Preparing for the worst does not mean that you believe it will happen. Rather, it protects you, your family and your community. By staying prepared, you can also help others deal with the after-effects of a disaster.
Tornados, floods, forest fires, landslides and severe storms can all significantly disrupt daily life. During a disaster, telephone, gas, electricity, and water services may be interrupted for days. Roads may be impassable, and stores and gas stations could be closed. Emergency services may be unavailable. Expect to take care of your family for at least three days and ideally up to two weeks. Being prepared will keep personal injury, damage, and discomfort to a minimum.
Include items for each family member in a backpack or duffel bag:
Other useful items
We cannot stop disasters from happening, but we can limit the damage by putting together a family emergency preparedness plan. Communication is the most important part of this plan. Each member of the family should be involved so that if disaster strikes, everyone knows what to do. How well you manage after a disaster depends a great deal on how prepared you are when it strikes. Planning and practicing what to do before an emergency can reduce fear and anxiety. Knowing you have stored essential supplies will help your peace of mind.
Making an effective plan includes the following:
There is a good chance that you would not be with your family when a disaster occurs. Identify both a neighborhood reunion site and an out-of-province contact person. This can help you to find where all family members are and how they are doing, and help you get back together.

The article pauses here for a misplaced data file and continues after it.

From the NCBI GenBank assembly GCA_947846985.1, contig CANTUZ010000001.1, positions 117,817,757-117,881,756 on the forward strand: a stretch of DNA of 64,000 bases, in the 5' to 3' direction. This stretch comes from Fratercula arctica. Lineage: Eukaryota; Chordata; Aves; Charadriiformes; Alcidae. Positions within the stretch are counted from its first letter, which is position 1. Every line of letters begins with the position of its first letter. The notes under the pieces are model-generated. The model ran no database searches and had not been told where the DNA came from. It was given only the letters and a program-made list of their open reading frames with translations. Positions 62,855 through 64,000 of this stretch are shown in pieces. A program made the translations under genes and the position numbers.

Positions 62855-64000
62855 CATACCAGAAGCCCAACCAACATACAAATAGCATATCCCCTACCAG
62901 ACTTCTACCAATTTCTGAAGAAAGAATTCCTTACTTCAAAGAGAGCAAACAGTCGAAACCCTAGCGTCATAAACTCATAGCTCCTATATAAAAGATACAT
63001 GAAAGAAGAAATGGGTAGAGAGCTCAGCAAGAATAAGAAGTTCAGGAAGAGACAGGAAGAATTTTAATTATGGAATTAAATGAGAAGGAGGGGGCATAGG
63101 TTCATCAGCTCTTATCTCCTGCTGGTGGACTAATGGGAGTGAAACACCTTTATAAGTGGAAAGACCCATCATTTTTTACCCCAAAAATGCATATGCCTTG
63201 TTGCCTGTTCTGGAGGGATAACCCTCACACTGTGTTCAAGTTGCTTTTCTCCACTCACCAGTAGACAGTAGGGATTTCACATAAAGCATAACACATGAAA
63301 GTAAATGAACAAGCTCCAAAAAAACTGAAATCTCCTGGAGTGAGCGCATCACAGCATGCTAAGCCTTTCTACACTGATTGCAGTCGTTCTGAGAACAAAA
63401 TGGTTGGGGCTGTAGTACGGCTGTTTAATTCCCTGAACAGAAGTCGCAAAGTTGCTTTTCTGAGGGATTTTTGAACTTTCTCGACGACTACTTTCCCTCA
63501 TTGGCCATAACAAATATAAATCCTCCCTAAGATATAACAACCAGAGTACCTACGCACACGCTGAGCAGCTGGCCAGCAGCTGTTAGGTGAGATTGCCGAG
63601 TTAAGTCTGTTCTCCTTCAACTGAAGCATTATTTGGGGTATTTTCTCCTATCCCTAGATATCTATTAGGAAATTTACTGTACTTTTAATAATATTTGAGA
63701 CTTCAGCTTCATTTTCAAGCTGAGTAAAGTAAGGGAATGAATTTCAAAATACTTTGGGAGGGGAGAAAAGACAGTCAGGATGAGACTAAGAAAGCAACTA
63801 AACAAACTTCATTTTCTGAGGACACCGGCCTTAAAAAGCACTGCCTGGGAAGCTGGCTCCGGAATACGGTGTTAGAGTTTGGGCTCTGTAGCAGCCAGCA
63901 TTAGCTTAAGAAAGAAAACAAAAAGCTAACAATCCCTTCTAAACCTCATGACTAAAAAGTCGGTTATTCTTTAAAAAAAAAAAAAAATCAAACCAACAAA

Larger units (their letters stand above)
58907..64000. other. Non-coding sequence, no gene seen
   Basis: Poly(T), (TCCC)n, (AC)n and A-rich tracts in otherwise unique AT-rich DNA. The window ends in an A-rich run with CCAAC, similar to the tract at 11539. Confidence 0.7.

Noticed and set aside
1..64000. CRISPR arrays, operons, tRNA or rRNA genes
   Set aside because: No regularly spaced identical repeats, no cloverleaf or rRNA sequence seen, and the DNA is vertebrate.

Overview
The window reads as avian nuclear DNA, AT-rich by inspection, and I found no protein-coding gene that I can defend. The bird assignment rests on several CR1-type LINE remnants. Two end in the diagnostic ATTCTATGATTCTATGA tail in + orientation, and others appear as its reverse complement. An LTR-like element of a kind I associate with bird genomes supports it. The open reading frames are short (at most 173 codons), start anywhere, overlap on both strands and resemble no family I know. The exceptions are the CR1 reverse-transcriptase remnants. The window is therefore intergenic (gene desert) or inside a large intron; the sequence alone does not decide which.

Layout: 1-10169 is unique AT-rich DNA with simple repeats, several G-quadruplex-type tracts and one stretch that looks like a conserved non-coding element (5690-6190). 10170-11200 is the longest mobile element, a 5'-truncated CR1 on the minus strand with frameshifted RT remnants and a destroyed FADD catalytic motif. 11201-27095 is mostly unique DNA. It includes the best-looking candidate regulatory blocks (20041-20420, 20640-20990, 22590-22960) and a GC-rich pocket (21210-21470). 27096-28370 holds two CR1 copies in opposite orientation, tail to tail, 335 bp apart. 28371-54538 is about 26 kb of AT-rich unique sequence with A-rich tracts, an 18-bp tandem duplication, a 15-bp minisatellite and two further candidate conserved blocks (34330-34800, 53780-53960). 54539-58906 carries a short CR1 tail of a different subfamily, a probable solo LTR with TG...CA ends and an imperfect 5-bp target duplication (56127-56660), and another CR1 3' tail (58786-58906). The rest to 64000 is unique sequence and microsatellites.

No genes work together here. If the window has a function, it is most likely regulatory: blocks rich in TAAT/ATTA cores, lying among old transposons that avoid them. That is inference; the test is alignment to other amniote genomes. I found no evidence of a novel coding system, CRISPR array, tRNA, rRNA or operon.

When choosing a reunion site, decide on two or three places to go if you cannot stay at home. Possible sites are the home of a neighbor or nearby relative, or a local school, church or community centre. Family members who leave home should leave a note telling others where they have gone.
Being totally prepared can be expensive and takes time to achieve. The following suggestions may help:
Take a few minutes to record vital family information. Keep copies in two safe places, preferably fire and water-resistant. Store deeds, wills, tax records, birth certificates, and other vital documents in a safe place like a fireproof safe or safety deposit box.
As a family, you can prepare for forecasted events like severe storms or floods, and for unexpected events like power loss or other emergency. You cannot control the weather, terrorism or other disasters. You can control how you respond and recover from an event.
Public Safety Canada (www.publicsafety.gc.ca) is a good source of information and also provides links to
provincial disaster management websites.
In the event of a disaster, your employer may require that you report to work. Your ability to respond will depend on how well you have prepared yourself and your family to survive a disaster. Before you can continue working, you will want to know that your family is safe. Being personally prepared for disaster is especially important for you - both to help your own family, and to allow you to serve others by being on the job.
You will need a complete first aid kit containing those things necessary to meet the needs of your family.
You can put together your own kit or purchase a ready-made one from a variety of sources including
St. John‚Äôs Ambulance (www.sja.ca) and Canadian Red Cross (www.redcross.ca).
Store your supplies in a cosmetic bag, fishing tackle box, toolbox, or even a small cardboard box with a handle. Tape a list of the contents to the inside of the lid. Your first aid kit should be stored out of children‚Äôs reach and where it can be accessed easily, preferably close to an outside exit.
Store prescription medications and copies of critical medical information in watertight bags in the refrigerator.
Plan to use this kit for your everyday first aid needs. As you replace items you use, you will be keeping them fresh. From time to time, check the dates on items and replace those that have expired.
It is helpful for your family to take a first-aid course and a cardio-pulmonary resuscitation (CPR) course.
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